Ask the Expert, Q&A, Special Topics in Environmental Management

Boiler MACT

Q. Will a source having four large gas fired boilers with fuel oil back up trigger the Boiler Maximum Achievable Control Technology Standards (MACT) if it burns oil to avoid high natural gas prices?

A. Per 40 CFR 63.11193 and 40 CFR 63.11194, 40 CFR 63, Subpart JJJJJJ–National Emission Standards for Hazardous Air Pollutants (NESHAP) for Industrial, Commercial, And Institutional Boilers Area Sources applies to industrial boilers within one of the following subcategories and located at an area source of hazardous air pollutants (HAP):

  • Coal.
  • Biomass.
  • Oil.
  • Seasonal boilers.
  • Oil-fired boilers with heat input capacity of equal to or less than 5 million British thermal units (Btu) per hour.
  • Boilers with an oxygen trim system that maintains an optimum air-to-fuel ratio that would otherwise be subject to a biennial tune-up.
  • Limited-use boilers.

The question submitted indicates the boilers fire both natural gas and oil (back-up). Natural gas is not among the aforementioned subcategories, but oil is.

As stated in 40 CFR 63.11195, gas-fired boilers are not subject to this NESHAP. A gas-fired boiler is defined as follows:

Gas-fired boiler includes any boiler that burns gaseous fuels not combined with any solid fuels and burns liquid fuel only during periods of gas curtailment, gas supply interruption, startups, or periodic testing on liquid fuel. Periodic testing of liquid fuel shall not exceed a combined total of 48 hours during any calendar year.

To determine if the boilers in question qualify for this exemption we must evaluate how EPA defines a “period of gas curtailment.” The question submitted states that “they burn fuel oil during times of gas curtailment that does not include gas interruption. They burn fuel oil to not incur high gas pricing.” Under 40 CFR 63.11237, EPA defines “Period of gas curtailment or supply interruption” as follows:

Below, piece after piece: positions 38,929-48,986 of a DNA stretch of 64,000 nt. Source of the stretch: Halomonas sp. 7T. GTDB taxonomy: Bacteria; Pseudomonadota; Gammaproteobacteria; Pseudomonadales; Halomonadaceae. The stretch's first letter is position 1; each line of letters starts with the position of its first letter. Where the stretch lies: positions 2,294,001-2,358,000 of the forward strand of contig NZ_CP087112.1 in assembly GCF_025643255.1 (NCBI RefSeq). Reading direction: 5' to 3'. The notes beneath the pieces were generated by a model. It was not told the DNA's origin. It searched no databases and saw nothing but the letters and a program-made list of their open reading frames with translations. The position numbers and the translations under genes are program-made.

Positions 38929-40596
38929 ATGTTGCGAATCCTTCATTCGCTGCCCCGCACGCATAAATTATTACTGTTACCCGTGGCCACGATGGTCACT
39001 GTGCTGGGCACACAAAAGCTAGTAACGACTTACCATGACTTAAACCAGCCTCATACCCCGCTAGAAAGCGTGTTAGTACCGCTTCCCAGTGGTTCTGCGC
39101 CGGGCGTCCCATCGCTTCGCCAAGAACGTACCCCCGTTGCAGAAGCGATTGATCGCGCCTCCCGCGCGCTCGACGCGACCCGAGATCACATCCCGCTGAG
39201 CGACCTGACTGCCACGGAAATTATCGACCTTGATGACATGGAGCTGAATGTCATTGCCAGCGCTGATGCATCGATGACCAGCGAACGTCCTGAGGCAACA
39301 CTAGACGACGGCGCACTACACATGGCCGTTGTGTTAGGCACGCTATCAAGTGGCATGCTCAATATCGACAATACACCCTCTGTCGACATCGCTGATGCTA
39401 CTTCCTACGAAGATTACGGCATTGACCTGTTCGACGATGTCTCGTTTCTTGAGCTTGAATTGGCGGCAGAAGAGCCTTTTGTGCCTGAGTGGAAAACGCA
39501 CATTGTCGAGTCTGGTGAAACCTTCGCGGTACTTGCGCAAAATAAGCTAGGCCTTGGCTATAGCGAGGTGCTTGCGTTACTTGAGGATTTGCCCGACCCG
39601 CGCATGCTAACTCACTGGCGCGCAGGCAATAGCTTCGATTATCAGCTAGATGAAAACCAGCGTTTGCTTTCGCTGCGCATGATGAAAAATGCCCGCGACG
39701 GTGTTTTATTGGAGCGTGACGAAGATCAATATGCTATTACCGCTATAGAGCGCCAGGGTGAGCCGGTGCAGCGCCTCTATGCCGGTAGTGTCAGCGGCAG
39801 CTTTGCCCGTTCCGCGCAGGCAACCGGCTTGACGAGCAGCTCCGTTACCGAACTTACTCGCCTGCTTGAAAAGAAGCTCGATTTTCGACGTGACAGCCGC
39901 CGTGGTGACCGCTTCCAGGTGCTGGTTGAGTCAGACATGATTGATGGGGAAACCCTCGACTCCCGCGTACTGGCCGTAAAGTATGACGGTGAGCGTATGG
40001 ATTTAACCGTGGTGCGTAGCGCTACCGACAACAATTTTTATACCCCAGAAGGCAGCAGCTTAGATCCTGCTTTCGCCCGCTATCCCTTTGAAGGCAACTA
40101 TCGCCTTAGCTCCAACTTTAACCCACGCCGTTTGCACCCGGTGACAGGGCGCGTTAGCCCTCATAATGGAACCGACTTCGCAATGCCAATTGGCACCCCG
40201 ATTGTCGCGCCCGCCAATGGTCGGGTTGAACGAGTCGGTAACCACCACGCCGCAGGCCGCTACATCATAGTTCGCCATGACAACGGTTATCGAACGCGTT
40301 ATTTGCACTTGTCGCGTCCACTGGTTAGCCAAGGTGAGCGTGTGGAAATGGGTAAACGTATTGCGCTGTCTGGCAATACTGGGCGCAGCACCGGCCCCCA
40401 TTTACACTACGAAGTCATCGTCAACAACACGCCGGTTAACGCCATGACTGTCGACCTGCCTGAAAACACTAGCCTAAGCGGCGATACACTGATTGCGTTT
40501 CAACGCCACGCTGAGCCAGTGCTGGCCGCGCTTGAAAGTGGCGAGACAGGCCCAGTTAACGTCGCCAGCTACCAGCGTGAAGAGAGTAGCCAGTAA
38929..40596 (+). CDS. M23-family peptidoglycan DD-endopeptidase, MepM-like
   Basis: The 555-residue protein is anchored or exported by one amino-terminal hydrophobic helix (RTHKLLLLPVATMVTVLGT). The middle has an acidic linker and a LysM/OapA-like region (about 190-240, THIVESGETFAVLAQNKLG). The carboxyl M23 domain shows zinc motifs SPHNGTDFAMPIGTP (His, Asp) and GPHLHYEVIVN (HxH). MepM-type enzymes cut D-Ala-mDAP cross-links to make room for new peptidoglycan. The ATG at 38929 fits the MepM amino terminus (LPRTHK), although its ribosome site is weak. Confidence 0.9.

“Period of gas curtailment or supply interruption means a period of time during which the supply of gaseous fuel to an affected boiler is restricted or halted for reasons beyond the control of the facility. The act of entering into a contractual agreement with a supplier of natural gas established for curtailment purposes does not constitute a reason that is under the control of a facility for the purposes of this definition. An increase in the cost or unit price of natural gas due to normal market fluctuations not during periods of supplier delivery restriction does not constitute a period of natural gas curtailment or supply interruption. On-site gaseous fuel system emergencies or equipment failures qualify as periods of supply interruption when the emergency or failure is beyond the control of the facility.”

As stated in the aforementioned definition, avoiding higher gas prices does not constitute a “period of curtailment.” Therefore, the boilers as described in the question do not qualify for the gas-fired boiler exemption.

The next step is to determine if the boilers would be part of the “oil subcategory” and be subject to the NESHAP. Under 40 CFR 63.11237, EPA defines the “oil subcategory” as follows:

“Oil subcategory includes any boiler that burns any liquid fuel and is not in either the biomass or coal subcategories. Gas-fired boilers that burn liquid fuel only during periods of gas curtailment, gas supply interruptions, startups, or for periodic testing are not included in this definition. Periodic testing on liquid fuel shall not exceed a combined total of 48 hours during any calendar year.”

Based on this definition, and the fact that we have already determined that the manner in which these boilers are operated does not meet EPA’s definition of “period of curtailment,” the boilers as described in the question would be part of the “oil subcategory” and be subject to the NESHAP.